I would think a tank car with much more damage than that would be scrapped on site, and would not be economically or even feasibly repairable, even given your mid-1944 timeframe. But I could be wrong. What (prototype) damaged tank car bodies I have seen as loads looked almost intact, as I recall.

Regards,
Bob Heninger 
Minot, ND


Garth Groff and Sally Sanford
 

Bruce,

An idea for you. When we have train shows again, look for an old Athearn/Globe, Thomas or Mantua steel-bodied tank. Or if you're really flush with cash, find a beat-up brass model. Then put some realistic dings into it with a tack hammer. As a bonus, you will get an underframe that probably isn't worth saving (especially the Mantua one-piece zamak casting made to fit only their weird hook-and-loop couplers). It might make a good gondola load.

I'll probably hate myself in the morning for suggesting this. I really enjoy rescuing those old metal tanks, and have saved several. They were in some ways more accurate models than their plastic replacements of the 1960s from Varney, LifeLike, Walthers, and yes, Athearn.

Yours Aye,


Garth Groff  🦆



On Tue, Nov 24, 2020 at 2:28 PM Bruce Smith <smithbf@...> wrote:
Folks,

Many years ago, I used a “wrecked” AC&F type 27 (IM) as a load on my Sunshine F30A. I have never been happy with that load because I wanted to portray a wrecked, burnt out tank car headed for scrap, and the soldering iron gouges just never look right. In addition, the all over rust isn’t realistic, and I’ve learned a LOT more about rusty weathering. 

Watching artistry by others with respect to wrecked cars using aluminum sheet had me thinking that I would replace part of the tank with aluminum to show the tearing rupture of the tank… but again, I worry that the rest of the tank should be deformed as well. So, the replacement of parts of the car with aluminum sheet (pie plate?) might also lend it to being crumpled, albeit from collision forces, instead of vacuum.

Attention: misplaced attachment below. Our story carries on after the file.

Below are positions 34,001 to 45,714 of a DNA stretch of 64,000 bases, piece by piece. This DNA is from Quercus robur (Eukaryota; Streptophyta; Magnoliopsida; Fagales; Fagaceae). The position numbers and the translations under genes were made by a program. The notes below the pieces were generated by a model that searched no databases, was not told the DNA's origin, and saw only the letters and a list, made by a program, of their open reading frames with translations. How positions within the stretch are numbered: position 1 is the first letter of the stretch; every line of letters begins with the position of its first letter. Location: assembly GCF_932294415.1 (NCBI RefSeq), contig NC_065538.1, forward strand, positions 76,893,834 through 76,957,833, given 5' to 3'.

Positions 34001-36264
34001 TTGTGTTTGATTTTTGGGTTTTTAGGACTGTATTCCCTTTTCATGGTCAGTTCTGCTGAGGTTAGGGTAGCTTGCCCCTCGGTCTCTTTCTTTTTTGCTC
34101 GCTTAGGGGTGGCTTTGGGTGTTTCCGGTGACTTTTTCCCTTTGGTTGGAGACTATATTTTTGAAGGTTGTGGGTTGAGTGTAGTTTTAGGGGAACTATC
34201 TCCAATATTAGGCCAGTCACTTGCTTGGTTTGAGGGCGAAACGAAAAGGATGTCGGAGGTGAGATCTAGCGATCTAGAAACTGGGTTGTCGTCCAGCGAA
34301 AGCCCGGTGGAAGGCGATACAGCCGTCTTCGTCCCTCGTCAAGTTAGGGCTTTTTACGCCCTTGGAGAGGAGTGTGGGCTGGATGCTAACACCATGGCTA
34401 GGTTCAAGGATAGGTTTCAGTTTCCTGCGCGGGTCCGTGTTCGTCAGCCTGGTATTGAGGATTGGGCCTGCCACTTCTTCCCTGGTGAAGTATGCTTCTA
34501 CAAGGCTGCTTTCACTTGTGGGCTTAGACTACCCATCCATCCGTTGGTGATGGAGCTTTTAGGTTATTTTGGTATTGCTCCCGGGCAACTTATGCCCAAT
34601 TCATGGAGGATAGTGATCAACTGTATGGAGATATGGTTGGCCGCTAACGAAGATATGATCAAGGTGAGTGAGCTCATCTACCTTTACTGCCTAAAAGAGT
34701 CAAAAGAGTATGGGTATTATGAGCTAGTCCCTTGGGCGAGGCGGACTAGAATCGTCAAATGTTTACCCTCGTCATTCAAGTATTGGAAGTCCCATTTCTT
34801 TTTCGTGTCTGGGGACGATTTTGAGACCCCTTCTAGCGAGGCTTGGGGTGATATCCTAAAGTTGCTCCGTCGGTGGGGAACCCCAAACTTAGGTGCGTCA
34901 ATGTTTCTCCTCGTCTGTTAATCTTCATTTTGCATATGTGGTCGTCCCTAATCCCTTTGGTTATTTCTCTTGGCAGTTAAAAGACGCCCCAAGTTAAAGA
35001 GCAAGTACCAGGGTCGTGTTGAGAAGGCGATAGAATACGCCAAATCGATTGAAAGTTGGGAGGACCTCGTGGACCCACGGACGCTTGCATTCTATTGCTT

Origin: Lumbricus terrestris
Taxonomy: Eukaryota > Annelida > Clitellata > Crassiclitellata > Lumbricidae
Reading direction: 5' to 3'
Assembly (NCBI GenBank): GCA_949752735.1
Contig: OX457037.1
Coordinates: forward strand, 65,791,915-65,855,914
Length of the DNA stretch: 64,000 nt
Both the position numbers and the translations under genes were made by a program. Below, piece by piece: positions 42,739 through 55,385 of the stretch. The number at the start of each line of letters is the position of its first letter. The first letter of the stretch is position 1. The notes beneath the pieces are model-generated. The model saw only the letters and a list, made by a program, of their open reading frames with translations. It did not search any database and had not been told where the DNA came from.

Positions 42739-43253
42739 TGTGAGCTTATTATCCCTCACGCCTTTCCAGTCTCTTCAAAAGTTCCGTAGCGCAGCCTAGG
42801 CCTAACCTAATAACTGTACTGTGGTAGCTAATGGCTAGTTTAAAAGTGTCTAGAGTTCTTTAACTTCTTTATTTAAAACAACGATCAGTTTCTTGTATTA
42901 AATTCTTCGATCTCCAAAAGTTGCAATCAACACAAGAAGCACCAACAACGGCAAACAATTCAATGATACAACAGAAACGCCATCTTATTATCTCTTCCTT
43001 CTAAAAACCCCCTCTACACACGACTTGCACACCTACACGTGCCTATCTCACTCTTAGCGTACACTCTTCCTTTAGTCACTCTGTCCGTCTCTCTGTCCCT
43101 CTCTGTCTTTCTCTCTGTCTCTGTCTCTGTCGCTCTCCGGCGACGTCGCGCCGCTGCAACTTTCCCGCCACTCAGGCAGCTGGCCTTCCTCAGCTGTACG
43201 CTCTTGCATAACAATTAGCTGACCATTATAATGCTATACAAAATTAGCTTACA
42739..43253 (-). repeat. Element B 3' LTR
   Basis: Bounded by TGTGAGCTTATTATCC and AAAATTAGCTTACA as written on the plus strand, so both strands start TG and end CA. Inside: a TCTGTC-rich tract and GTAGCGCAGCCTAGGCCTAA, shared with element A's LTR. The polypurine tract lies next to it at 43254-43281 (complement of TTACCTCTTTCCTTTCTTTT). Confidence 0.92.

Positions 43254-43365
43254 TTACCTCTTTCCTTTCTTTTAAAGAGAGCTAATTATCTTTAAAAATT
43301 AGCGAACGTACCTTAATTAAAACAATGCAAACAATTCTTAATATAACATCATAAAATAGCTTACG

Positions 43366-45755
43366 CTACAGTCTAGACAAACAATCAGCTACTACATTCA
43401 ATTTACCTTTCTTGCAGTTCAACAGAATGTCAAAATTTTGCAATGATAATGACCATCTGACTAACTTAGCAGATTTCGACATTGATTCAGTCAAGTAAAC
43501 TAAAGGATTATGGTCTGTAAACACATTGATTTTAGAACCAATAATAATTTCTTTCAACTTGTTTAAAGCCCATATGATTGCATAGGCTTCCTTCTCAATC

Regards,
Bruce 
Bruce Smith
Auburn, AL



On Nov 24, 2020, at 12:50 PM, Tony Thompson <tony@...> wrote:

Ray Hutchison wrote:

Tony, I am waiting to see your model of this puppy! 

  It would certainly be an interesting challenge. Let's see, take a kit tank, heat it up until it softens -- or maybe make a new tank out of thin styrene --

Tony Thompson





Bruce Smith
 

Bob,

Excellent point, however, the PRR’s Atglen and Susquehanna (A&S) and Columbia and Port Deposit (C&PD) branches, which I model, have the odd problem of being wilderness lines for much of their length, often with highly restricted access to the ROWs, and so much of the wreck cleanup that I have seen has involved shipping for scrapping. But now, you have me pondering, since I am not modeling the actual wreck, but rather the results, if a gondola full of what appear to be cut up tank car pieces wouldn’t be more appropriate…

Regards,
Bruce

On Nov 24, 2020, at 1:44 PM, Robert Heninger <gn2059@...> wrote:

Bruce, 

I would think a tank car with much more damage than that would be scrapped on site, and would not be economically or even feasibly repairable, even given your mid-1944 timeframe. But I could be wrong. What (prototype) damaged tank car bodies I have seen as loads looked almost intact, as I recall.

Regards,
Bob Heninger 
Minot, ND


Tony Thompson
 

Garth Groff wrote:

I'll probably hate myself in the morning for suggesting this. I really enjoy rescuing those old metal tanks, and have saved several. They were in some ways more accurate models than their plastic replacements of the 1960s from Varney, LifeLike, Walthers, and yes, Athearn.

Having done some of those same restorations myself, Garth, I entirely agree with you.

Tony Thompson